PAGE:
Book Review – Doctor Who: The Sleeping City

  • Title: The Sleeping City
  • Series: Doctor Who Companion Chronicles
  • Discs: 1 CD
  • Author: Ian Potter
  • Director: Lisa Bowerman
  • Characters: Vicki, First Doctor, Barbara, Ian Chesterton, Gerrard
  • Cast: Ian (William Russell), Gerrard (John Banks)
  • Date Reviewed on GoodReads: 3/5/2020

**Spoiler Alert** The Sleeping City is a story in Big Finish’s Companion Chronicles series which tells new stories from the companions’ point of view. This time it’s Ian who is being interviewed by Gerrard who is implied to be a member of one of the British security services or the police. Ian and Barbara have returned home to England on Earth, but it’s the middle of the Cold War and their long absence has aroused suspicion. Gerrard wants Ian to tell him where he’s been, what he was doing, and more than everything to tell him about The Doctor.

After reviewing, briefly, how he and Barbara met the Doctor and Susan, and then how Susan left and they met Vicki, Ian tells Gerrard of their arrival on Hisk. The Doctor, Ian, Barbara, and Vicki are exploring a market, but when Ian and the Doctor protest to a market seller that they are only browsing and they have no local money a constable is called over. The constable asks why they don’t have local currency, then explains they should have received their commerce cards when they entered Hisk through the spaceport. Every visitor to Hisk is entitled to a 700 unit commerce card. The constable leaves then hands out the cards to each of them. Shortly after that, market trading is halted for the day because it’s time for Limbus – the shared sleeping, rest, and dreaming time. During the dream, everyone’s experiences and dreams are shared. They head to the Limbus Hall, and Vicki remarks that the machines are like the teaching machines of her own time and that she slept-learned all her ancient history. Vicki tries out the experience and enjoys it, remarking she had a castle and there were dragons, nice ones (she painted the nails of one of the dragons) and et cetera. She and one of the constables’ talks Ian and Barbara into trying it. The Doctor insists that he won’t try Limbus, that it would clash with his body chemistry. But this time, something goes wrong – they meet the market seller who was selling pastries, only to find him again in the market – but this time he is selling cakes. Only one of those cakes suddenly grows into a monster and attacks the cake seller. Everyone rudely awakens. The cake seller insists “It might not be a Harbinger”, but no one quite believes him. The constable informs Ian, Barbara, and Vicki that everyone who sees a Harbinger dies within a few days – by suicide. The TARDIS team is shocked, they decide to protect the market seller. They go with him to his stall, and Barbara eventually decides to help him make a cake – she sends Ian, the Doctor, and Vicki to other parts of the market to get ingredients. But when they return the seller is gone though he left behind his address. They have difficulty finding the apartment, but when they do it’s too late, the man is dead. The Doctor though insists he heard and even saw someone else fleeing the scene. the local constables don’t believe him.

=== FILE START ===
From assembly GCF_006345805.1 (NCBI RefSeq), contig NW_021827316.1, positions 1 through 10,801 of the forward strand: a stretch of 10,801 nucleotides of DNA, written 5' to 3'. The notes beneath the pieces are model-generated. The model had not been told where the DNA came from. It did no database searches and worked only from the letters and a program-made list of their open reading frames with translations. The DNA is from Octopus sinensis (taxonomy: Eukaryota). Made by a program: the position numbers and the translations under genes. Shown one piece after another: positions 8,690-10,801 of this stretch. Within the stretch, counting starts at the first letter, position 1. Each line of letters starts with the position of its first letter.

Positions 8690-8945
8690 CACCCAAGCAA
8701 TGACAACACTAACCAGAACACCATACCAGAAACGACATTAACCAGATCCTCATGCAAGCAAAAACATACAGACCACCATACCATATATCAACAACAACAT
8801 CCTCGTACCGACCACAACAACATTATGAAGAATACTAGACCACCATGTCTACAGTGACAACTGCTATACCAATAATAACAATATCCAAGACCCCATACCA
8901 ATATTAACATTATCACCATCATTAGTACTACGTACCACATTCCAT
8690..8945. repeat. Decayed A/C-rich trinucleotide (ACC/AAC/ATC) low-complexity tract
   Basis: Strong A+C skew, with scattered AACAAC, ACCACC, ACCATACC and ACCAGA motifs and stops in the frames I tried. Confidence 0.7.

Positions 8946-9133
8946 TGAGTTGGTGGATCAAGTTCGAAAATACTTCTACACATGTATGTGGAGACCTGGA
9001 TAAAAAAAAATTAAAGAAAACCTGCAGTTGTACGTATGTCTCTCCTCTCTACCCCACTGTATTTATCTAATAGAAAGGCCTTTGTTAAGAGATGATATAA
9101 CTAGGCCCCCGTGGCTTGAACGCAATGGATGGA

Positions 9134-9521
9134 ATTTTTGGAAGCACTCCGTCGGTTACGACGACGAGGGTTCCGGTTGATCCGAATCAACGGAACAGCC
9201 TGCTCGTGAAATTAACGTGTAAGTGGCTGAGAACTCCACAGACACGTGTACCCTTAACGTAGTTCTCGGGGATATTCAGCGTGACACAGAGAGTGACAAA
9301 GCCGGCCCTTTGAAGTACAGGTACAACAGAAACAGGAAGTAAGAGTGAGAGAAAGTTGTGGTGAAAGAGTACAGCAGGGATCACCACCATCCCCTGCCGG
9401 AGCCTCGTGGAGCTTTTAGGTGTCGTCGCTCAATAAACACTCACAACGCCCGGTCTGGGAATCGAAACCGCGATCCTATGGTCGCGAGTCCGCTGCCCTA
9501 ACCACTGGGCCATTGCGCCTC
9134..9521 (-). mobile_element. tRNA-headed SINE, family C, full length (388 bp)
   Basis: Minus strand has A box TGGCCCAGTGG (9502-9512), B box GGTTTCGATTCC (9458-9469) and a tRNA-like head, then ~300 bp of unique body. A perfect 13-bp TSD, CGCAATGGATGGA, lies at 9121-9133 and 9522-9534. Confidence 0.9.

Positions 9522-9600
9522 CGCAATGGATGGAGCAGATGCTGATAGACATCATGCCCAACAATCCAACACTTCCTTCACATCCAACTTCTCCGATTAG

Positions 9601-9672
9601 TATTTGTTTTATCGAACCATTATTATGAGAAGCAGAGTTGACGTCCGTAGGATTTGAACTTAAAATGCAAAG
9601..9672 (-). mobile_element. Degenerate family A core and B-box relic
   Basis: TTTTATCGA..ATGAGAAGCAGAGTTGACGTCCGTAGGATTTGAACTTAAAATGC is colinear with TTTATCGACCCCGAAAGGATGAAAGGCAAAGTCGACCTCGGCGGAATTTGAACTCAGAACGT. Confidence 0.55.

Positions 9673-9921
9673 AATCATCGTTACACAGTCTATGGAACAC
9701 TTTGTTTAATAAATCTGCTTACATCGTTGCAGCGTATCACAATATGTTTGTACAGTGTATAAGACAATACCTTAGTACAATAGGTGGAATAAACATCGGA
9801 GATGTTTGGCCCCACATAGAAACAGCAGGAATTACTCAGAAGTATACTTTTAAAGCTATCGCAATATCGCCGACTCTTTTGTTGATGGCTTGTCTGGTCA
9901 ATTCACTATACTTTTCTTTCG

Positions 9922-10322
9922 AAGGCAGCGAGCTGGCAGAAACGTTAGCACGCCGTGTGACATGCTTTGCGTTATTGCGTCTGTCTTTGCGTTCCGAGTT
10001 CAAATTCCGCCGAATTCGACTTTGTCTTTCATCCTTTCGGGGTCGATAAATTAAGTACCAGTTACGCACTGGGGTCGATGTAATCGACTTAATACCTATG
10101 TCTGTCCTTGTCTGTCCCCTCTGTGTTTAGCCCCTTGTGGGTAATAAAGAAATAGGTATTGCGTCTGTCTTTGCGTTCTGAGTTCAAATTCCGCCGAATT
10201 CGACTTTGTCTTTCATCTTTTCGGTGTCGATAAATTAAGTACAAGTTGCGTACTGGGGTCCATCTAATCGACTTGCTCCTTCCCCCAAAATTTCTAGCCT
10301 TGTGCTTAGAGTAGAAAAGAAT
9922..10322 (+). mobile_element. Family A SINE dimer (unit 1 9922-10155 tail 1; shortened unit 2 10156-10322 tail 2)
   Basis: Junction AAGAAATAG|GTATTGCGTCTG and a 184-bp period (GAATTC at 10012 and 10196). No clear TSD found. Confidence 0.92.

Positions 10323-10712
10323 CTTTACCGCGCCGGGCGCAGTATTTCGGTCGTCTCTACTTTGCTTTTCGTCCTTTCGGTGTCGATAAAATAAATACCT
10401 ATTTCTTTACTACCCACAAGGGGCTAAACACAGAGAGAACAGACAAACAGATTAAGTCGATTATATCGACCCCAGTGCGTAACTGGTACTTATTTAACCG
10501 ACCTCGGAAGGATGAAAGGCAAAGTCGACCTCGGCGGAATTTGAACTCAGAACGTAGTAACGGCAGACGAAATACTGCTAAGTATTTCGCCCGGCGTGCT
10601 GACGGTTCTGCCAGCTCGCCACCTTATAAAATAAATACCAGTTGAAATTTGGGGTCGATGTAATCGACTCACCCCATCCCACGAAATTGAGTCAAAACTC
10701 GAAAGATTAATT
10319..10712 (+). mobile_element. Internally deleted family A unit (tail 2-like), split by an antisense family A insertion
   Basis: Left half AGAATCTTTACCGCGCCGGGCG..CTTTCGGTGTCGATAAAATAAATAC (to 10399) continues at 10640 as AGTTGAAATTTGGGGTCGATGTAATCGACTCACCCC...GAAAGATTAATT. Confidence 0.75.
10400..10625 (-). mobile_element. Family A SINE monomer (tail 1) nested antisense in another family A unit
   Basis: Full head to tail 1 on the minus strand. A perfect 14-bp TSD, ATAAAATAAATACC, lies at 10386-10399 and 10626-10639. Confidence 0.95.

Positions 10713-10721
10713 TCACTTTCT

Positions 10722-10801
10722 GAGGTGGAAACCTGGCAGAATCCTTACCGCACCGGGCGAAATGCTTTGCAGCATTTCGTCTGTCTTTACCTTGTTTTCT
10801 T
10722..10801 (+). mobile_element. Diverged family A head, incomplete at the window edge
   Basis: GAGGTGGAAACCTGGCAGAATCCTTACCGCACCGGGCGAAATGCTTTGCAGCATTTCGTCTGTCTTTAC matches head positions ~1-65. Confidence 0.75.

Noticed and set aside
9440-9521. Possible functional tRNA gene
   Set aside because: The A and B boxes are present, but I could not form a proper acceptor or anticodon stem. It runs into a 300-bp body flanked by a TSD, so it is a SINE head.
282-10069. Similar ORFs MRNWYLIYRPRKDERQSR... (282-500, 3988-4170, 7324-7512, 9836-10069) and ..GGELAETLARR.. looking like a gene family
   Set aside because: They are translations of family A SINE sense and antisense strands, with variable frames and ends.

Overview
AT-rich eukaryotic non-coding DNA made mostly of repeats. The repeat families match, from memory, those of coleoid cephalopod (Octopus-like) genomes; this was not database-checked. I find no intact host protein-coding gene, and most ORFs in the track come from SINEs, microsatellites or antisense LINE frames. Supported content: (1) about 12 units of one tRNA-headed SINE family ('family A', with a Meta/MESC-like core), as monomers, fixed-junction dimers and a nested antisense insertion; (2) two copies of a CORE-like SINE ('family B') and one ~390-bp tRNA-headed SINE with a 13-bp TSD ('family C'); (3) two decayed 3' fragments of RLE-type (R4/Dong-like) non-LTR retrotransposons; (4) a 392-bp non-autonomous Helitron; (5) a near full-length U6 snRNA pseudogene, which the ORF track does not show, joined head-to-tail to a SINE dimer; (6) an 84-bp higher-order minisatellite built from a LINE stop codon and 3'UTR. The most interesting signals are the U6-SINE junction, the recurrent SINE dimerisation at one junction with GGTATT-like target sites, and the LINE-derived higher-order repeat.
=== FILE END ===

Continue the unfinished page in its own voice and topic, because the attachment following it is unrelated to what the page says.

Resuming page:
At the next Limbus session, it’s Vicki who is attacked by a Harbinger. The Doctor insists something is wrong, and it makes no sense that Vicki would be attacked. He knows something is wrong. The Doctor launches an investigation. The Doctor, Ian and Barbara interview various people who had skipped the Limbus session and investigate years of mysterious deaths that were classified as suicides despite mysterious circumstances. Later that day, Vicki is attacked. The scene is told from Ian’s point of view and at first, he thinks the Doctor is attacking Vicki. Then he sees a figure between the Doctor and Vicki who is actually the one attacking her. They save Vicki. The Doctor realizes that the Harbingers come from Limbus, and are ordinary people of Hisk that are programmed to rid the community of any people deemed unworthy.

The Doctor comes up with a plan to create his own Limbus, having Ian and Barbara build the dream world using their memories of Earth. This will replace the faults in the Hisk dream world. And it will stop the dream programming that turns people into monsters, monsters that everyone is programmed to ignore. It turns out Ian isn’t back on Earth at all – he’s still on Hisk, and his interrogator is the last remains of the fault in the Hisk programming. Ian and the Doctor convince the Hisk interrogator, really a representation of a program, that he must update and improve the Hisk world. And not ever destroy people because he thinks they are unworthy or lost. It seems to work.

The Sleeping City was an average story. At first, Hisk seems at an ideal place – everything is shared within the city and they make their money from trading with other cities. The constable who explains this points out, if they bought and sold items within the city, they’d only be taking from themselves. The entire planet is built into trading zones, and the Limbus sessions in each zone are staggered, so someone is always in Limbus. Within a zone, Limbus strengthens the community, and this is shared with the other zones. But the dark side is the AI that keeps Limbus going has gone a bit wonky and decided to kill off the members of the society that don’t fit in. It’s a dark concept and doesn’t quite make much sense. The story also is mostly about Vicki and Ian and Barbara is almost a ghost. She’s mentioned, here and there, but I kept wondering where she was. Still, William Russell does a brilliant job as Ian and John Banks is very good as Gerrard.